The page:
Using the Consumer Rights Act to complain
As a consumer, you have a right to complain about your bank, or financial services firm using the Consumer Rights Act (CRA).
This might be the case, if for example, a financial services company falsely told you they were the cheapest mortgage adviser in town.
In this situation, you might be able to claim breach of the CRA and request a financial remedy.
Avoiding payment issues
Different payment methods can lead to different problems.
We’ve put together a list of tips to help keep you problem free regardless of how you choose to pay.
With scams getting more and more sophisticated, it’s worth reading A beginner’s guide to scams.
A simple, straightforward way to pay.
But, always ask for a receipt – otherwise there might be no record of the transaction if there’s a problem and you need to prove payment or get a refund.
Cheques (you’re being paid)
If someone pays you by cheque and it bounces, you might find it difficult to reclaim your money.
When you get a cheque, don’t hand over the goods right away.
Pay the cheque into your account first and wait for the funds to clear – it should take less than six working days.
Cheques (you’re paying)
Make sure you draw a line through any unused space on the payee and amount lines, and don’t leave any space before you start writing.
That way the names and the amount of money can’t be altered.
Also, make sure you keep enough money in your account to cover the full amount of the cheque – otherwise it might bounce, or your bank might charge you a fee.
If you buy something for between £100 and £30,000, both your credit card company and the seller are responsible for your purchase.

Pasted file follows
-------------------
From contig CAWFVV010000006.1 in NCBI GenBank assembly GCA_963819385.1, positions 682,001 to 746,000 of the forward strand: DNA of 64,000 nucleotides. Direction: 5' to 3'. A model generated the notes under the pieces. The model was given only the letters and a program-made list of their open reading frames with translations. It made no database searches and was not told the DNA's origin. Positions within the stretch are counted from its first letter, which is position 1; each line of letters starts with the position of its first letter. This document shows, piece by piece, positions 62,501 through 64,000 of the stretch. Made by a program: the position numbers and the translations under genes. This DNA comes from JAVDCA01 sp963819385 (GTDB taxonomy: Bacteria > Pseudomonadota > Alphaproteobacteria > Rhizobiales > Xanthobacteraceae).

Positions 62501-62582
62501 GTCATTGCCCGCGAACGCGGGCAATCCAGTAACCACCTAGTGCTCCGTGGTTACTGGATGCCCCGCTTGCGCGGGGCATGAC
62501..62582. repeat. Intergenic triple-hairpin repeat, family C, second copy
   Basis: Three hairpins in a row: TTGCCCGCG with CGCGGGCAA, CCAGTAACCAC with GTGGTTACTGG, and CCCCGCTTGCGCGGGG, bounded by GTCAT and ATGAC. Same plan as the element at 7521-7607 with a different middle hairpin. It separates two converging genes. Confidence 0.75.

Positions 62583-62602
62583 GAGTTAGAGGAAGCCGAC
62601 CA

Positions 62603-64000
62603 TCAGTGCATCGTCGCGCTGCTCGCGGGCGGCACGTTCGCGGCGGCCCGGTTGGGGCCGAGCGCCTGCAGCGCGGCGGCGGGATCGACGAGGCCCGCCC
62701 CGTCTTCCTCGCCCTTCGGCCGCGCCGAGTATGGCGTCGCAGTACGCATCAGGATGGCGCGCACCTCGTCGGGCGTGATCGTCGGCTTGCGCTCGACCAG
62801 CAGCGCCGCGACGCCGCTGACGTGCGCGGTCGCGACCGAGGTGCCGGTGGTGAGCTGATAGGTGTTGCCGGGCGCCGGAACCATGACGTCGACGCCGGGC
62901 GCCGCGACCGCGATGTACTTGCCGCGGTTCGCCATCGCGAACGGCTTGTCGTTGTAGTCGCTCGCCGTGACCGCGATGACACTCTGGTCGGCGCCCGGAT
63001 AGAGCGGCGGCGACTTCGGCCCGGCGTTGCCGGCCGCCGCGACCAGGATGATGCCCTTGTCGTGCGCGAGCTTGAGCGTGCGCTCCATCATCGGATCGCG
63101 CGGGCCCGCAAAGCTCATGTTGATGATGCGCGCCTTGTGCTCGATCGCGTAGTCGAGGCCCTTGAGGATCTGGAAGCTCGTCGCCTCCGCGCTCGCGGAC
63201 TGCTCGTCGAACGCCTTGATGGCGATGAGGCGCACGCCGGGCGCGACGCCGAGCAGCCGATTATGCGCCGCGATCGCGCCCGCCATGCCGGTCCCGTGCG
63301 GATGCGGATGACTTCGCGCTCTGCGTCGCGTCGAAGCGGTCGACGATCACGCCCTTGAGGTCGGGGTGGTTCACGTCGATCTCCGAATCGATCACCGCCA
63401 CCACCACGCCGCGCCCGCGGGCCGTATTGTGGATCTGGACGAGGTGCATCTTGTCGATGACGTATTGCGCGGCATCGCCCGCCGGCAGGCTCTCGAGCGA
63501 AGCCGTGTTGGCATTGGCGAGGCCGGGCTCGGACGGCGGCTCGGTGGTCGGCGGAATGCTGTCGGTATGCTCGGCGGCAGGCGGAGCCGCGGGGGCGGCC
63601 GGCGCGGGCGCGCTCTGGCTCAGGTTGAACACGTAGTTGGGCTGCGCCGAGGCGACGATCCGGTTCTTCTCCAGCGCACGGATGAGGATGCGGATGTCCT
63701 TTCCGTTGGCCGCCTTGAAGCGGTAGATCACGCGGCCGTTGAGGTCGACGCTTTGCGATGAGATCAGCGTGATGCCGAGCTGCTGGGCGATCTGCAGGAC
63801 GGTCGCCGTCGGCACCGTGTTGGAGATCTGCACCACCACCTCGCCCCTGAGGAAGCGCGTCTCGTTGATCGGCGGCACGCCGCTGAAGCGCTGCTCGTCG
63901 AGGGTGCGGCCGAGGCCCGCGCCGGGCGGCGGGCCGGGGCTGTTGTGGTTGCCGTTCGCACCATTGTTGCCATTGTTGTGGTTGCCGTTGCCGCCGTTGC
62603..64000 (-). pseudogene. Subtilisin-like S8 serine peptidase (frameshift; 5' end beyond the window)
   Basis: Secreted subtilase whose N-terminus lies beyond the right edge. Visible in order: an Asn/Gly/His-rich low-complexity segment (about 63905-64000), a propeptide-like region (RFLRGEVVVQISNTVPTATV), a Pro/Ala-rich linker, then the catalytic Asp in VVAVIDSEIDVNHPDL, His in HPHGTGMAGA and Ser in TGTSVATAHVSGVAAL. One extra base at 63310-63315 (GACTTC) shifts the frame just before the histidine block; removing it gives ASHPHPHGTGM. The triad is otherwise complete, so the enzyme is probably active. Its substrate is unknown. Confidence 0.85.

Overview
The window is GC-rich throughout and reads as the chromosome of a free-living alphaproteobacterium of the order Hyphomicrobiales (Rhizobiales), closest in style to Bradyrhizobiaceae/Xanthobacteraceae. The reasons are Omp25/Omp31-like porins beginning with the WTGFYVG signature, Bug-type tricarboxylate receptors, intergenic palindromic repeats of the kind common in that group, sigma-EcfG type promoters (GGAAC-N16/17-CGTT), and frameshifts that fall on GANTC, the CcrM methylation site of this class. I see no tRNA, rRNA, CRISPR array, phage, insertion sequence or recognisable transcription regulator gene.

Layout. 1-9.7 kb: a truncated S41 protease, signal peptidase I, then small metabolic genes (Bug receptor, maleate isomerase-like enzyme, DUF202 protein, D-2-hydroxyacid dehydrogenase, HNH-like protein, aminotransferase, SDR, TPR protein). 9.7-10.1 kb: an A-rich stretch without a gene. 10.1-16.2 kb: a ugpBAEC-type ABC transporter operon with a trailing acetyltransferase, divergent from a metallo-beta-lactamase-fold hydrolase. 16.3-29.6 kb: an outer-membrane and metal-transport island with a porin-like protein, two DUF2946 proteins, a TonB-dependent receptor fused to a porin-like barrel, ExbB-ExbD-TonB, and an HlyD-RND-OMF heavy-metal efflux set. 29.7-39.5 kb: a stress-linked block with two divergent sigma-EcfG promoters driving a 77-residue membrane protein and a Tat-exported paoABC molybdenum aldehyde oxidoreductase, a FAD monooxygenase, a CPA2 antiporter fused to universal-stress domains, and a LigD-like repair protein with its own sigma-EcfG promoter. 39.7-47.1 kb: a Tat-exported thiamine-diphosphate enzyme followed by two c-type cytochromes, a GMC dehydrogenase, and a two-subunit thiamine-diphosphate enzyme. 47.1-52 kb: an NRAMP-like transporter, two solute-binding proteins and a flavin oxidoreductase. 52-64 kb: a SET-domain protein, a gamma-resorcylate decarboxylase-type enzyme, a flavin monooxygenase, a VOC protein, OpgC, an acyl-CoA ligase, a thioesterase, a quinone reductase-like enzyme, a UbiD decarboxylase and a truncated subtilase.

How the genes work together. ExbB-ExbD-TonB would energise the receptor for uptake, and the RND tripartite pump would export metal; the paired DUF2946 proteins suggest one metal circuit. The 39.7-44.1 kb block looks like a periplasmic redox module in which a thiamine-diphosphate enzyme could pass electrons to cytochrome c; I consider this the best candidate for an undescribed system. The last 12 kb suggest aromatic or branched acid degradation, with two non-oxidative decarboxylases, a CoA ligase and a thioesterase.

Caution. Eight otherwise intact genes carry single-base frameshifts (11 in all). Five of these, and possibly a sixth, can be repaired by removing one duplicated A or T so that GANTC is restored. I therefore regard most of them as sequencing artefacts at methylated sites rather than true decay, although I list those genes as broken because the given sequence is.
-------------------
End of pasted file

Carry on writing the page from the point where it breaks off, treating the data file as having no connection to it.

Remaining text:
This is true even if you only pay for a small percentage of the item by credit card, i.e. £1 on a £100 purchase.
If something goes wrong – for example, if the seller goes bust or if the goods are defective and the seller won’t refund them – contact your card company to get your money back.
Debit cards aren’t covered by the Consumer Credit Act, but most cards come with a chargeback scheme.
These schemes allow you to get a refund if the goods you bought don’t work, don’t arrive or if the seller goes bust.
Contact your bank if you need a chargeback on a debit card purchase.
If something goes wrong with a Direct Debit payment – either because the organisation you’re buying from or your bank made a mistake – you’re covered by the Direct Debit Guarantee.
Once you notify your bank of the error, you should get a full refund, immediately.
However if the mistake turns out to be your fault the bank might ask you to repay the refund.
If you or your bank makes a mistake with a standing order, there’s no guarantee that you’ll get your money back.
So, it’s doubly important to make sure the payment dates and amounts are correct when you set up a standing order.
If something goes wrong when you send money overseas from the UK, the first step is to contact the firm that helped you with the transaction.
They can usually help you sort out the problem.
Getting compensation if a firm goes bust
If you’ve lost money because a UK bank or financial firm has gone out of business you might be able to claim compensation through the Financial Services Compensation Scheme.
- The service is independent and free to use.
- There are limits on the amount of compensation that you can claim.
- It can help private individuals, some small businesses and all policyholders of compulsory insurance policies.
- It only applies to firms regulated by the Prudential Regulation Authority and the Financial Conduct Authority (covers most financial firms).
This article is provided by the Money Advice Service.